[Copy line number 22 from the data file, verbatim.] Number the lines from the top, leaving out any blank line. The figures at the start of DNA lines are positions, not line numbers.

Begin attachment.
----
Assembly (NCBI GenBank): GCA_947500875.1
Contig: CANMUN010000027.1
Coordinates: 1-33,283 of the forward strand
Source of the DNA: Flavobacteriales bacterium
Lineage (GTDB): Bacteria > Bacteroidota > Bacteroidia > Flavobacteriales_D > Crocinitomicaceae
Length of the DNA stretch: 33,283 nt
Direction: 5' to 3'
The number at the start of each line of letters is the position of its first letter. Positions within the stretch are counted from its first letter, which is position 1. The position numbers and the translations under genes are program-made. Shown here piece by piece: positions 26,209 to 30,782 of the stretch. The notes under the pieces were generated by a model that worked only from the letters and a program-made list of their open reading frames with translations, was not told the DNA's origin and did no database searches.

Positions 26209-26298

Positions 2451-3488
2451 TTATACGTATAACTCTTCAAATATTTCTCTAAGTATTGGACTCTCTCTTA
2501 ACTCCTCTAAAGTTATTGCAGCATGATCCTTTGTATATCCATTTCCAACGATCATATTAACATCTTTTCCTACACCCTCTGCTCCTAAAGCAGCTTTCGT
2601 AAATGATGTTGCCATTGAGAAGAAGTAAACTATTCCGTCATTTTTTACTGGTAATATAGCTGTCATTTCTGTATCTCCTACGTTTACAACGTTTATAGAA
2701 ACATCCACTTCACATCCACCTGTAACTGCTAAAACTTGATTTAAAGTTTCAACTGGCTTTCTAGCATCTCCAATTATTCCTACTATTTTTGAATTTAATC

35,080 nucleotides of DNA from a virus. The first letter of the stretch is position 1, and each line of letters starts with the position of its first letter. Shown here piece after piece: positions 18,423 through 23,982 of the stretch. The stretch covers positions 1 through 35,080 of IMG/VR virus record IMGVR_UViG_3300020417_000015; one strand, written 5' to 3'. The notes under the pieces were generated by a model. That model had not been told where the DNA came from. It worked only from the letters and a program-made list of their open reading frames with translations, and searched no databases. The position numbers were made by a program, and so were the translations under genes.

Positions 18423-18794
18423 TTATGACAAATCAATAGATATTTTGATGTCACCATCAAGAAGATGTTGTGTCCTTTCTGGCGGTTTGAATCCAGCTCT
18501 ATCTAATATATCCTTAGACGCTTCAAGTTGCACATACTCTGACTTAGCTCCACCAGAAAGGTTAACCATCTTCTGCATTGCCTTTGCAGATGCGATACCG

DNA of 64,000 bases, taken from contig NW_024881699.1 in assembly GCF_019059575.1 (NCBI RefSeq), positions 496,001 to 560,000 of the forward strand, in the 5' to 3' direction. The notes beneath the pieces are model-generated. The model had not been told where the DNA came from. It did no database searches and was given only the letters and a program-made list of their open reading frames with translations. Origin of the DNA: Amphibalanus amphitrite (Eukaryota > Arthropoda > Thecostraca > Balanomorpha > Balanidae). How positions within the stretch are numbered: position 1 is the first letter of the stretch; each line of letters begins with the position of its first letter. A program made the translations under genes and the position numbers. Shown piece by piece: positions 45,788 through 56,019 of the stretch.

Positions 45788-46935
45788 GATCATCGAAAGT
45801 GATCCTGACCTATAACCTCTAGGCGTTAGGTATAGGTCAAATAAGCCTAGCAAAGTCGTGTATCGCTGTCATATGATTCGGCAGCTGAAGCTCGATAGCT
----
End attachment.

45801 GATCCTGACCTATAACCTCTAGGCGTTAGGTATAGGTCAAATAAGCCTAGCAAAGTCGTGTATCGCTGTCATATGATTCGGCAGCTGAAGCTCGATAGCT